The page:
Limits of boarding pass generators

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There's been a lot of fuss over Chris Soghoian's fake boarding pass generator (since taken down, link goes to Boing Boing coverage). What this appears to be is a demonstration of a vulnerability I pointed out back in October of 2003 (Schneier made the same point in August of 2003.) Most of the coverage here is of how the FBI is torturing 1 Soghian, which, frankly, is pretty silly but is of course what happens when you show that someone important's security system doesn't work, so it's not exactly unexpected. What I'm interested in, though, is the security aspects.

When the generator first came out, there were claims that you could use it for three purposes:

Use this handy boarding-pass generator to: 1) get through airport security without a ticket, 2) bypass the "extra screening" if you have "SSSS" printed on your ticket, or 3) -- and this is harder -- snag yourself a Business Class seat with a Coach ticket.

It's clear how the first two work. All the processes used by the TSA types are paper-based without any checks to a back-end database, so all you have to do is edit whatever boarding pass HTML/image/whatever they give you for print-at-home and you can have it show whatever you want for the TSA guys. And since the only thing that the gate scanners read is the bar code you're good to go.

I'm not so sure about the third one. Obviously, you can change the seat letters on your boarding pass, but business tends to be full, so you're likely going to be in someone's seat and they'll notice. Moreover, if you've ever flown in business, you know that the FAs know your name without looking at your boarding pass2. That's because they have a list of who is suppposed to sit where. So, if you get lucky and business is empty and you decide to give yourself an upgrade, what ordinarily happens when you're in business and you shouldn't be is that they notice and ask to see your boarding pass and then ship you back to your rightful seat. If you've modified your boarding pass, they'll know it doesn't match their list and probably investigate the problem at which point you can look forward to being thrown off the plane (at best) or more likely arrested.

As a side note, Soghoian doesn't seem to have claimed you could make a totally fake boarding pass that would pass the gate scanners. I suspect that's pretty hard. I haven't studied the bar codes on those passes, but I suspect they contain the ticket number which is used to look up your PNR in the database, in which case it's pretty hard to forge one. You could, design the system so that the tickets were self-contained, in which case forgeries would maybe be possible (unless they were cryptographically protected) but I don't think that's how it actually works.

1. It used to be you could say they were torturing him it would just be idiomatic for "giving him a really hard time", but now I have to put in clarifying notes like this so you don't think that I'm saying the USG is waterboarding the guy. Thanks, Congress!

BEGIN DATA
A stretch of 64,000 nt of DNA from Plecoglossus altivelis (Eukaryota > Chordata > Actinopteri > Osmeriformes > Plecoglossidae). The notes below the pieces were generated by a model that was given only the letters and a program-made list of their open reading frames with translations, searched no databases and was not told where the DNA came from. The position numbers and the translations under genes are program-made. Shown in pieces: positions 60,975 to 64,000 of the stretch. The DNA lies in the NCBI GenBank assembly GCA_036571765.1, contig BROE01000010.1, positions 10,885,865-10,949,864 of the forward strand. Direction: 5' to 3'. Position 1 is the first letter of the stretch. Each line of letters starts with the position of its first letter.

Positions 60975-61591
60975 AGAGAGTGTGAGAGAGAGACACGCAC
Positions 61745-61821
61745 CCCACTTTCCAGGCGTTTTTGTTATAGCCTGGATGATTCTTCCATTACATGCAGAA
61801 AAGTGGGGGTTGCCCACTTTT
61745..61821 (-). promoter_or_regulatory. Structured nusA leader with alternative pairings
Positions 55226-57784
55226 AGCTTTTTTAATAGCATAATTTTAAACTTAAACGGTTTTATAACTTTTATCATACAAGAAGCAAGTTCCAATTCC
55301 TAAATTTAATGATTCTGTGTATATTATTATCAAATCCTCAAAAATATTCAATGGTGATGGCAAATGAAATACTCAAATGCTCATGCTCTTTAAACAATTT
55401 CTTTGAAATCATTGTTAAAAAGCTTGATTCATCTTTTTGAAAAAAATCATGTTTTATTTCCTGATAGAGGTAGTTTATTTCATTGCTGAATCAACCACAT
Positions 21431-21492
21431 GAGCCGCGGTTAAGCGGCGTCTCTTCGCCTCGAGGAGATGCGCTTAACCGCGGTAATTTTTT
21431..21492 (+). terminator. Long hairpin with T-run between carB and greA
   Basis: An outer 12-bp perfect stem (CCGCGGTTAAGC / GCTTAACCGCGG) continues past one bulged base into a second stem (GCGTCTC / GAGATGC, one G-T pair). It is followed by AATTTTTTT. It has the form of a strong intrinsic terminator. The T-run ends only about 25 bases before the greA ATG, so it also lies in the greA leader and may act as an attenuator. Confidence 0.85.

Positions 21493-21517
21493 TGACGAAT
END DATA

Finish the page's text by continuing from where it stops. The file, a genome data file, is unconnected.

2.They also know your elite level, which is how they know what order to take meal preferences in and how much to suck up to you.

3 Comments

A lot of how automated this all is depends on the airport. In small airports, the ticket is taken at the gate, but entered by the gate agent back at the same station at which you checked in. This is why lots of print-at-home boarding passes are doubled--so they can take one if they need to. This is also what happens when the gate's systems are down--they take boarding pass, do a manual count and compare that against the manifest of passengers who checked in.

No matter which way they do this check, an extra person with a boarding pass who isn't accounted for on the manifest is going to raise a flag. You might, starting from a small airport or having the luck that the gate system is down, but it depends on the agents also so being so rushed that they either did not do the ticket counts and match them against the manifest or couldn't find the problem when the issue arose and decided to let it pass. Both are darned unlikely.

So we're back to the case where this gets you past security but does not get you onto a plane. There are some extra threats here (people are less careful of their boarding passes inside security, at least in my experience), but they all turn you up pretty quickly if you actually fly on stolen the boarding pass. So the threat seems to be that you can use it to get into the secure area and use that entry to tamper with someone else's luggage or get access to a secure area.

Frankly, that seems pretty unlikely. Someone really bent on harm seems so much more likely to simply buy a ticket to somewhere else, do their tampering, and then hop on their plane. Faking may be cheaper, but it seems likely to increase the risk of being caught.

By the way, on your footnote two, American does First/Business by going from the front eastbound and from the back westbound. If you are too-frequent flier you can use that knowledge to plan your seats such that you get first choice, but they don't ask in the order of elite priority (or paid vs. upgrade, as some others do).

Note on footnote 1: "waterboarding" is not torture, says the Vice President, so you really don't need that clarifying footnote :)

I'm not sure how much the gate scanners really do - I point out that they read your ticket and even if you are getting on the wrong flight, they still let you on. People end up on the wrong flight all the time - luckily if the flight is fairly full they have a good chance of having a seat conflict which provides a check :-)

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